Looking at the Age of Scrap

Static. Static. Beeeeeeeeeeeep. I interrupt your normal programming for this rant brought to you by the letter Q and viewers like you.

After doing some thinking on my own after my Family trip (which was refreshing as hell) I’ve regrettably reacquainted myself with the Internet. Not the actual systems thing, but the culture of limitless information and useless junk thing. Ran gets it right when he says we’re now entering the Age of Scrap. Of course he’s talking about the fall of industrial complexity and technological revolution, but we’re also living in postmodern times where a lot of “it” – stories, achievements, movies, plays, novels, songs, pictures, food – have already been done and now we’re looking at new ways of doing the old, making cars and boats out of pop cans and murals out of shopping bags. You know what I mean. That Green movement. But sadly, ending our destructive reign on the planet is not so easy as tweaking our actions, it’s also going to take a serious overhaul of our cultural understanding (or lack thereof) with which we make our choices; our values determine our actions.

And values we are lacking. Facebook and Twitter flutter with gossip, FML, and hash tags for look-at-me-I’m-so-important. Social media (noise) is a multi-million, multi-billion dolllar industry. Big business dollars litter cyberspace, floating their ads in every direction and suddenly gravity is a great, grounding gift. And so us peasants escape into the celebrity machine, feeding on the latest details of someone’s life and leaving a trail of our own baits and lures to capture everyone’s attention.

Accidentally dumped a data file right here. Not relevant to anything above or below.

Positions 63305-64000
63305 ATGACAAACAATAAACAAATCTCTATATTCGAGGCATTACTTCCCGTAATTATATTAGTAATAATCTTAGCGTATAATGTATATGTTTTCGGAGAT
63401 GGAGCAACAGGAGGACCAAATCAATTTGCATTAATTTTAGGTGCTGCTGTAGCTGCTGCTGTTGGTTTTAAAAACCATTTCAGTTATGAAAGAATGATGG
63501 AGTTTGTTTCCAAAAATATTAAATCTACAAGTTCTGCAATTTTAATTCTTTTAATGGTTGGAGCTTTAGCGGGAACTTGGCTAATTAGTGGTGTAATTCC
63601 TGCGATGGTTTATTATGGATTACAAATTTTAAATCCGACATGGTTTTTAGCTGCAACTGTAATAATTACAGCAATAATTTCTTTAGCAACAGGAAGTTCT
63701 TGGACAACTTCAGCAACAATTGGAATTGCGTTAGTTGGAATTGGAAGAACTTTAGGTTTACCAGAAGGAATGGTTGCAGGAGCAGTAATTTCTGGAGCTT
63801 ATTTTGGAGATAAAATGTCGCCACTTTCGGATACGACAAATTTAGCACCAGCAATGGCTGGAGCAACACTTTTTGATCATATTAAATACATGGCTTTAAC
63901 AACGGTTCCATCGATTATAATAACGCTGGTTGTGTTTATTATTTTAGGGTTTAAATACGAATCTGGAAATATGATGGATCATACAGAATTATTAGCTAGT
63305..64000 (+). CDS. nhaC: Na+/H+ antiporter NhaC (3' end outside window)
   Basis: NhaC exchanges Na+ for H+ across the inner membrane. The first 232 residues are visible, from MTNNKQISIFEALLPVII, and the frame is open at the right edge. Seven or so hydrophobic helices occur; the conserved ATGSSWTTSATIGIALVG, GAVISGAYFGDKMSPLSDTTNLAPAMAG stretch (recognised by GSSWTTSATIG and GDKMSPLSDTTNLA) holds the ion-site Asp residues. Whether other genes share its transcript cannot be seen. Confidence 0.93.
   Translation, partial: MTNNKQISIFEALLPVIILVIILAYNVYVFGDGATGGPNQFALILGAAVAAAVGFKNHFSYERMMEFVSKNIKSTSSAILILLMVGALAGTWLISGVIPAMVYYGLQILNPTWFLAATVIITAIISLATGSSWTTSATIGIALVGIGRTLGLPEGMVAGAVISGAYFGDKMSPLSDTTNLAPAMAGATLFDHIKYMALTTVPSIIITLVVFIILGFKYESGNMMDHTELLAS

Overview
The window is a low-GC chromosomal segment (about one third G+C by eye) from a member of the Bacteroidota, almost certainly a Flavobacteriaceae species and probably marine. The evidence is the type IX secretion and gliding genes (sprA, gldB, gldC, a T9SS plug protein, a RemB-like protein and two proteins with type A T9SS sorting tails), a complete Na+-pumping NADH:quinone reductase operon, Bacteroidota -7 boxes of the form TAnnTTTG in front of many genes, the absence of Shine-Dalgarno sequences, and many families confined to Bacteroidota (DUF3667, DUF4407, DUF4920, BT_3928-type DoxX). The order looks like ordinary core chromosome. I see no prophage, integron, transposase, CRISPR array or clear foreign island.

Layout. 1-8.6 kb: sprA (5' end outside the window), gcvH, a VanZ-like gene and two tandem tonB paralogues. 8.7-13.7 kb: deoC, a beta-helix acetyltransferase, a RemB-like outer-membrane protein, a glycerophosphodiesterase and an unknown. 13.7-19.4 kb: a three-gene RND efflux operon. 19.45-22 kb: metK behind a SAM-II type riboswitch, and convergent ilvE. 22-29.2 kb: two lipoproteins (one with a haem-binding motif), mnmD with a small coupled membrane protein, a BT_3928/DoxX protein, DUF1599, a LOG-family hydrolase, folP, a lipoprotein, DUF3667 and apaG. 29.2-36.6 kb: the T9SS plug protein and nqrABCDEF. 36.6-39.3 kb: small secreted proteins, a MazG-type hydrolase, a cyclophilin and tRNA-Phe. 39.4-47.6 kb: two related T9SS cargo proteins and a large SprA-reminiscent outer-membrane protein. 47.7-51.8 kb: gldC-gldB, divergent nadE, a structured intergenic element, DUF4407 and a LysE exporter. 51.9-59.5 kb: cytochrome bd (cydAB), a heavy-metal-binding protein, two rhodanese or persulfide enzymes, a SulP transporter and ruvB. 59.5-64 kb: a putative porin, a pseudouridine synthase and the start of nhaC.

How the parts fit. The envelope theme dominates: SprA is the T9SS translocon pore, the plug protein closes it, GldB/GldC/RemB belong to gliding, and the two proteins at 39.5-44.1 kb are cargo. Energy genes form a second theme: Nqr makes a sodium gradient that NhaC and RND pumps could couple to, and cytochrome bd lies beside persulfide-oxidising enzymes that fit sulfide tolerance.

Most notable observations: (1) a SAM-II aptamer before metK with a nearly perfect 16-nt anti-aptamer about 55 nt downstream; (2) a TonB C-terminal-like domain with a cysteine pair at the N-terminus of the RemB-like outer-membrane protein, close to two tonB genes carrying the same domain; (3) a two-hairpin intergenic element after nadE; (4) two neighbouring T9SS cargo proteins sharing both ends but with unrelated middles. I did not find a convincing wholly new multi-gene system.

But no I will not look at you. Thankfully there are ignore friend requests in Facebook and ways I can gladly “deny” your existence in my online social media accounts. So I can go soak up the sun in the park and explore the mountains in my backyard.

But seriously, I’m disgusted with this internet narcissism. It perpetuates a careless culture that would rather make remixed YouTube videos of some person’s oh-so unfortunately-timed moment of weakness than make a pass for real socialization in our day and age. The way we interact on a daily basis has become so sterile and convenient and repetitive and pointless and automatic that we consider logging into a website ten times a day (twenty if you’re at work) and browsing people’s statuses as “keeping in touch.” But that’s a lie; the truth is we’re out of touch.

I read somewhere that watching the new 3D televisions atrophies depth perception. That’s Mother Nature’s irony at its best: that our love and fascination with our enhancement of reality – that is, our technological obsession with making the virtual even more “real” (which is just a substitute word for “enjoyable,” “painless,” and “easy”) – leads us to lose the very ability to appreciate the everyday and ordinary, which is no less magical than meteor showers, city walks filled with the fragances of world cultures, meadows of blooming flowers, and babies being born…OK I’m getting a little carried away but you get the message: there is a curtain to our reality that when we peer behind it, we enter the world again for the first time and see new things. So, excuse me while I make observations about the trash in our cybersphere. I’m thinking of what I can make with it.

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